Tiered pricing: what pharmaceutical companies can do to improve access to medicines and vaccines

The pharmacy at a children's hospital in Freetown, Sierra Leone
The pharmacy at a children’s hospital in Freetown, Sierra Leone
(photo: Aubrey Wade/Save the Children)

 

While making medicines and vaccines more affordable won’t on its own solve the problem of access to medicines – many of the medicines and vaccines that children need already have  high-quality, inexpensive generic versions – when it comes to making sure children benefit from the newest and most innovative medicines and vaccines, affordability is critical.

As a new paper by Save the Children investigates, one way that pharmaceutical companies can help address this problem is by setting the prices of medicines and vaccines transparently, equitably and fairly.

What can pharmaceutical companies do?

Ethical pricing policies, such as tiered pricing ­– charging different prices to different countries, generally based on wealth – are playing a role in increasing access to medicines. However, in order to ensure public health needs and human rights are adequately served, companies must make their prices and pricing methods more transparent, take into account in-country equity, and ensure the participation of affected stakeholders in developing their policies.

Transparency: Greater transparency on prices would allow developing countries to negotiate better with companies and more accurately forecast procurement and budgets. It would also allow independent observers to determine whether the lowest possible prices are being charged.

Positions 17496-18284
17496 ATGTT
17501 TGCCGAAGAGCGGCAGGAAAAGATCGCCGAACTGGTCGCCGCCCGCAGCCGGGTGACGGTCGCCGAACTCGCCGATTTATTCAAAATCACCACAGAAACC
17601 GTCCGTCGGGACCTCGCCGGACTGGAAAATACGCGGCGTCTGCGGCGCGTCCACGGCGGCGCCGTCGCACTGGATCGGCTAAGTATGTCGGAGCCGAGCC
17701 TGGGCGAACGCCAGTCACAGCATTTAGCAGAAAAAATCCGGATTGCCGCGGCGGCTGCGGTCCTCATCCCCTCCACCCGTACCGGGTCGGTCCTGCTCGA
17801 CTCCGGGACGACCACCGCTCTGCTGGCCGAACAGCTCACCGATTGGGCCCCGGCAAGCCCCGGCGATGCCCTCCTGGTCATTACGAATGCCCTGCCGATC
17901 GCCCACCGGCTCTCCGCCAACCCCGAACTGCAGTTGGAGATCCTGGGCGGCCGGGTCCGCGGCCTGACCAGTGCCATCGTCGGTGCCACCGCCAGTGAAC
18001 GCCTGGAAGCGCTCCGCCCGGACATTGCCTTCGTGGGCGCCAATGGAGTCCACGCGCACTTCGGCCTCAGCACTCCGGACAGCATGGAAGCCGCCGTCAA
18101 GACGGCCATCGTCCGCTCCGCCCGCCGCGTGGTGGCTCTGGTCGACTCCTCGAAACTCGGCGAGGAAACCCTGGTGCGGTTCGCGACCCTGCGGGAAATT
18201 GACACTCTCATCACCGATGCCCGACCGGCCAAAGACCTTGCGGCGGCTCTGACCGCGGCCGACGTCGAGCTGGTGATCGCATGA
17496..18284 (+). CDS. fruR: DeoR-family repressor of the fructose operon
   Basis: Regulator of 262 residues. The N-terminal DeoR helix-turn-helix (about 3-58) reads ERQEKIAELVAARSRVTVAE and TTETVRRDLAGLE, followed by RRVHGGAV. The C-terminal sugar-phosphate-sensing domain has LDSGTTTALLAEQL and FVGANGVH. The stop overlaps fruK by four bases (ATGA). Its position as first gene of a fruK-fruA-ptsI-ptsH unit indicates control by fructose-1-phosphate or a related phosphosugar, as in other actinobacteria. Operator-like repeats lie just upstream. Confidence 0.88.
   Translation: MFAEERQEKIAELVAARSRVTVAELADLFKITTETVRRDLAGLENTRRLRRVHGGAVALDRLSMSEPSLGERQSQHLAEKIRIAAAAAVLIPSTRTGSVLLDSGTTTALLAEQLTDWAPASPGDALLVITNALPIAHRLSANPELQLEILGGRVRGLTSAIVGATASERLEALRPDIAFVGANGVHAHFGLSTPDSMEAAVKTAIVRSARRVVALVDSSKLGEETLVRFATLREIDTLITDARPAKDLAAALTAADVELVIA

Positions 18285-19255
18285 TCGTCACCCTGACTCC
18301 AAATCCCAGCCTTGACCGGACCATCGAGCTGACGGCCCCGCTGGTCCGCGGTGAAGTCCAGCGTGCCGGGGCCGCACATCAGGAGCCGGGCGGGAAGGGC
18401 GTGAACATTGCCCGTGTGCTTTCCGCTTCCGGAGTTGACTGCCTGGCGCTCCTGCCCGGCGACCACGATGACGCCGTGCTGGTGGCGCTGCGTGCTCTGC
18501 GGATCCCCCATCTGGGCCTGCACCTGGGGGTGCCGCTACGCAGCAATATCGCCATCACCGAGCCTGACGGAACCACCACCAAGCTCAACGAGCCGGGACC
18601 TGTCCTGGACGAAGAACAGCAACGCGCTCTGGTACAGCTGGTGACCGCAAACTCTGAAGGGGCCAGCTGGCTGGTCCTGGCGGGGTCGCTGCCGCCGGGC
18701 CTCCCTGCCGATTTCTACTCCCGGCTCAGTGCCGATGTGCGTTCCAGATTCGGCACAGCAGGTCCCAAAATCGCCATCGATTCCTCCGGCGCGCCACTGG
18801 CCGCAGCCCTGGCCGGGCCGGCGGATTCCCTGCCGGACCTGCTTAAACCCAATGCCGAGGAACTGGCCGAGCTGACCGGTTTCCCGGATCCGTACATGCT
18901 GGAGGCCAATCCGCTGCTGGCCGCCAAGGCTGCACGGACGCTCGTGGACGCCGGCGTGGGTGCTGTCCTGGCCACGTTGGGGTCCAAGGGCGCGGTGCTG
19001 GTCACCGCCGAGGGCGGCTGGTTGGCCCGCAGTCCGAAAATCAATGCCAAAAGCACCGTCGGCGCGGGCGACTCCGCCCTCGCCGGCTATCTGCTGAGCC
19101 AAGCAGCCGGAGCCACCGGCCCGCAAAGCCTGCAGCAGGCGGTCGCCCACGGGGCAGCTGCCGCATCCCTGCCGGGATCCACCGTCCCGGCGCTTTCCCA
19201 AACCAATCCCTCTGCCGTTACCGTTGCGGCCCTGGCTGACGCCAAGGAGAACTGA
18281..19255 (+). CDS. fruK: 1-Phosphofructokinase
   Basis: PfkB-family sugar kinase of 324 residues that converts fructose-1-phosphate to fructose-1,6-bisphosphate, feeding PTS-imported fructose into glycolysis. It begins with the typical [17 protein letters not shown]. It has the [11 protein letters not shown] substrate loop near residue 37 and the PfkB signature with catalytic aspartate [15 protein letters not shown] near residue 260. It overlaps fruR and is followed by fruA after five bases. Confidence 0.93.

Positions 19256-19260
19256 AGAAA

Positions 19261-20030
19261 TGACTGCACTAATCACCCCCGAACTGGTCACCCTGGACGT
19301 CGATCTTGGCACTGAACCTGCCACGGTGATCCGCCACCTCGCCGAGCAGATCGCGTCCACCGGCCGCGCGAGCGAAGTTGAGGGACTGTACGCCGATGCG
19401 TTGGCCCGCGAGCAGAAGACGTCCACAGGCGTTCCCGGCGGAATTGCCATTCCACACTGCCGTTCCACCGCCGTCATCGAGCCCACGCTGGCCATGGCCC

Equity: Considering that approximately 75% of the world’s poor now live in large middle-income countries, any pricing system that intends to ensure access for those who are most vulnerable and marginalised must be able to ensure prices that are affordable for these populations.

Participation: Affected stakeholders, communities, purchasers and governments should have some influence over whether prices are fair and which medicines are included, so that companies are not making unilateral decisions on matters of public health.

Not the only solution

While tiered pricing can be a way to improve access, it cannot be the only global solution to the problem of affordability. In the long-term, sustainable reductions in price will ultimately require increased competition, which will in turn require governments to make use of tools that they have. This may mean making use of global intellectual property flexibilities, which are internationally agreed protections for countries to ensure access to medicines.

Save the Children and other NGOs must ensure that governments have the space to make use of all of the tools at their disposal to reduce prices and to make sure that research into new medicines and formulations prioritises vulnerable groups and diseases common in developing countries – even if there are not many profits to be made. But we also must make sure that governments take steps to address all the problems of access that don’t involve affordability, such as:

  • increasing trained health care workers
  • more government spending on health
  • improving supply chains.

Ensuring access to medicines for the most vulnerable and marginalised children will require addressing all of these problems.

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